Insurance May Not Cover Damages to Homeowners
Association Common Spaces. This is Where Loss Assessment
Coverage Comes In
Article Courtesy of The Next Door Advisor
By Elizabeth Rivelli
June 13, 2021
Whether you live in a single-family house, a condo,
or an apartment, having property insurance is important to protect your
personal items and your liabilities, among other things. But when you
belong to a homeowners association (HOA), you’re responsible for more
than just your own property — that’s why you should also consider
getting loss assessment coverage.
As of 2020, more than 53% of the owner-occupied dwellings in the United
States are governed by an HOA, according to Homeowner Associations USA.
Being part of an HOA means taking collective responsibility for certain
claims, which the HOA can charge you for. HOAs don’t usually require
homeowners to carry loss assessment coverage, but it can help you save
some money in the event of a qualifying claim.
What Is Loss Assessment Coverage?
If your home or condo is part of an HOA, the owners are collectively
responsible for damage that occurs to common spaces, as well as certain
liability claims. If the HOA master policy does not have enough coverage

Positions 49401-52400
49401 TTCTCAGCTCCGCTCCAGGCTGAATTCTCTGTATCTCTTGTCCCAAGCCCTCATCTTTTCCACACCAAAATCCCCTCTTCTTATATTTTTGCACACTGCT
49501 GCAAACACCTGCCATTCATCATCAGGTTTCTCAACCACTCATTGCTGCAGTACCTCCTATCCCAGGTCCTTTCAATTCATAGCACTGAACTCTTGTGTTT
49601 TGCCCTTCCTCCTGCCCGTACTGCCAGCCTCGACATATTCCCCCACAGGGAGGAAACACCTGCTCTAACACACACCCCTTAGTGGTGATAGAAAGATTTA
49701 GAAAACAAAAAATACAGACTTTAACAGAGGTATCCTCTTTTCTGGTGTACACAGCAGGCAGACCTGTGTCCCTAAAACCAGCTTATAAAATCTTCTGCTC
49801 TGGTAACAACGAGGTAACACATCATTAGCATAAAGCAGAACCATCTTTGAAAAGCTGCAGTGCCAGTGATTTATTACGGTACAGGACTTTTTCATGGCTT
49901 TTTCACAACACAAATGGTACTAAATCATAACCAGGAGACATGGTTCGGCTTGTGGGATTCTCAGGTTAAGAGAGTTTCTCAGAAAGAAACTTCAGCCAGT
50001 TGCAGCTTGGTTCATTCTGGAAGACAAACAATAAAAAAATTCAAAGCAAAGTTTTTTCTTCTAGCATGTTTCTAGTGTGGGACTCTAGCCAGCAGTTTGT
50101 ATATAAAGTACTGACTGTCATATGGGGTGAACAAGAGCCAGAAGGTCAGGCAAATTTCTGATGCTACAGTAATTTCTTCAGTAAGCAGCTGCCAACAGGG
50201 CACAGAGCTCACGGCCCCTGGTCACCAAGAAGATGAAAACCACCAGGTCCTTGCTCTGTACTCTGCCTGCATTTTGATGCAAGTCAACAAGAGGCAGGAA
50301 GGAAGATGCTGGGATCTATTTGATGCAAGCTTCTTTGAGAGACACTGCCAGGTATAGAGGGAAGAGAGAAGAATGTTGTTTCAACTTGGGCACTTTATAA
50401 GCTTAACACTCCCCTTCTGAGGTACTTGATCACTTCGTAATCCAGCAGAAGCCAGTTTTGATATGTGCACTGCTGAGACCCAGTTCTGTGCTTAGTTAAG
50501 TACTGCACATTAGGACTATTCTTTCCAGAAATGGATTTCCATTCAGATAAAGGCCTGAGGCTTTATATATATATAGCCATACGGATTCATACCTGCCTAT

to pay for the claim in full, it usually falls onto the owners to pay
the difference, in what’s called an assessment.
If you live in a community with an HOA, get loss assessment coverage to
help cover your portion of damage, deductible, and liability claims.
“Loss assessment coverage would be used if the association assesses the
members of the community for a portion of the damages not covered by the
master policy,” says Matt Woodford, president of North Carolina-based
insurance broker, Independent Property and Casualty Group. Without loss
assessment insurance, you would be responsible for paying the assessment
How Does it Work?
When you belong to an HOA, part of the annual dues goes towards the HOA
master policy, which is the first line of defense when a covered peril
or event occurs. If the master policy doesn’t have enough coverage and
the owners get assessed, you can use loss assessment insurance to pay
for your portion of the assessment.
When you receive the official assessment notice, you can contact your